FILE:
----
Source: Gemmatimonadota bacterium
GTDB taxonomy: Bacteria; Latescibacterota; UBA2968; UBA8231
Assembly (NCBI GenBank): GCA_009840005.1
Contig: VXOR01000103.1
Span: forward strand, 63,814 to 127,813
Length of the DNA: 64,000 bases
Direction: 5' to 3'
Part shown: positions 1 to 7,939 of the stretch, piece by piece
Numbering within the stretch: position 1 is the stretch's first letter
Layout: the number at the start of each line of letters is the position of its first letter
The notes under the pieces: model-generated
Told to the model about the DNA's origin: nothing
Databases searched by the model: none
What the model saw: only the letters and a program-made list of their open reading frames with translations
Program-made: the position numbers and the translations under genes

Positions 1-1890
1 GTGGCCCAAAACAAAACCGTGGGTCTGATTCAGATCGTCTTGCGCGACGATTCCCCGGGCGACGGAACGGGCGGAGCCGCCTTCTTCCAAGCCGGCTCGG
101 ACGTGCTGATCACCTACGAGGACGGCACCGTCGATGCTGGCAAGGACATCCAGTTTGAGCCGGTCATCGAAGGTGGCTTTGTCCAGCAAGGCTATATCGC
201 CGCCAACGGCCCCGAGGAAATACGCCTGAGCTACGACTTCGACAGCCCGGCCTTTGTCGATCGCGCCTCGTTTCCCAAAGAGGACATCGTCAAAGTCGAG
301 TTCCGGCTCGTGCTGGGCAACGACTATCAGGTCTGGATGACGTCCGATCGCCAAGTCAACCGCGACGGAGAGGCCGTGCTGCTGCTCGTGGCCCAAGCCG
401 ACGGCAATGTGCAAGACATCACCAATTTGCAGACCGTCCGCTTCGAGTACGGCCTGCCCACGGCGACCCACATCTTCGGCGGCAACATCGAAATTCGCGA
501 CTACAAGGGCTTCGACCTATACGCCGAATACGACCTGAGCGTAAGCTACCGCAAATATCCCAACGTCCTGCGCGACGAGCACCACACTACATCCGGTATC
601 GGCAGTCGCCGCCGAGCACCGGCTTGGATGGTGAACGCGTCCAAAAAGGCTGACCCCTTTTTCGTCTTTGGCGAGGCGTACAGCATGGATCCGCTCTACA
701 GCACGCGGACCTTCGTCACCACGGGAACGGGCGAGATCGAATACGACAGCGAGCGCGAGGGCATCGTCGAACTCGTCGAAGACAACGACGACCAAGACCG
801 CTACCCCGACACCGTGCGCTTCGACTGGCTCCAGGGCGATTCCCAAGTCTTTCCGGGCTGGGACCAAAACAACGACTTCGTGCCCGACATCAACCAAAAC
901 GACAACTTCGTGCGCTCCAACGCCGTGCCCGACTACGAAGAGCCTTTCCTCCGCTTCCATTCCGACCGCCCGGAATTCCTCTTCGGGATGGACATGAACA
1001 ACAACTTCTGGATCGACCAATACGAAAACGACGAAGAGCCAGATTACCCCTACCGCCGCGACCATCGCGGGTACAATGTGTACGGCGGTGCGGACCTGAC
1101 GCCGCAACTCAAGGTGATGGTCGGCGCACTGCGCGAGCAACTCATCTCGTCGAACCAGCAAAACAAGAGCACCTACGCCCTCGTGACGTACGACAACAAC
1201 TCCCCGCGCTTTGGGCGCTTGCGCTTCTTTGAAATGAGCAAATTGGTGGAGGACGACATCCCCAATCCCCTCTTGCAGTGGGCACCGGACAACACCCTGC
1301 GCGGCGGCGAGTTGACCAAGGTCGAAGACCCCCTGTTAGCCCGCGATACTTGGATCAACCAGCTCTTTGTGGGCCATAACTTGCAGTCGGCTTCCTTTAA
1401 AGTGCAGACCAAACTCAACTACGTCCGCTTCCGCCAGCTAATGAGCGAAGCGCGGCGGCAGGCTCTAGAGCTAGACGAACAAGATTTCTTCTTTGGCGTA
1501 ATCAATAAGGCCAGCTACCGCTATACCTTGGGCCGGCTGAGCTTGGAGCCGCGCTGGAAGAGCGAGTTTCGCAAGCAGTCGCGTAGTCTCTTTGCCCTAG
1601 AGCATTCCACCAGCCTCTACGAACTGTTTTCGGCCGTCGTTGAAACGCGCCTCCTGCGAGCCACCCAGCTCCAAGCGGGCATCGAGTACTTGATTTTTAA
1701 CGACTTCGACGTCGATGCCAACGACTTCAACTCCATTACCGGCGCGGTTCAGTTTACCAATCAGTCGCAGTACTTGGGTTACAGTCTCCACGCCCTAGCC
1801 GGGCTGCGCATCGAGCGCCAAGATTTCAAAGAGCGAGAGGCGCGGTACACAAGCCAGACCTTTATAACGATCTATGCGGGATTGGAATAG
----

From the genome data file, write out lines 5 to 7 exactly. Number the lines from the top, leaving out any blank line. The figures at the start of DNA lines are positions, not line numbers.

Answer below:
Span: forward strand, 63,814 to 127,813
Length of the DNA: 64,000 bases
Direction: 5' to 3'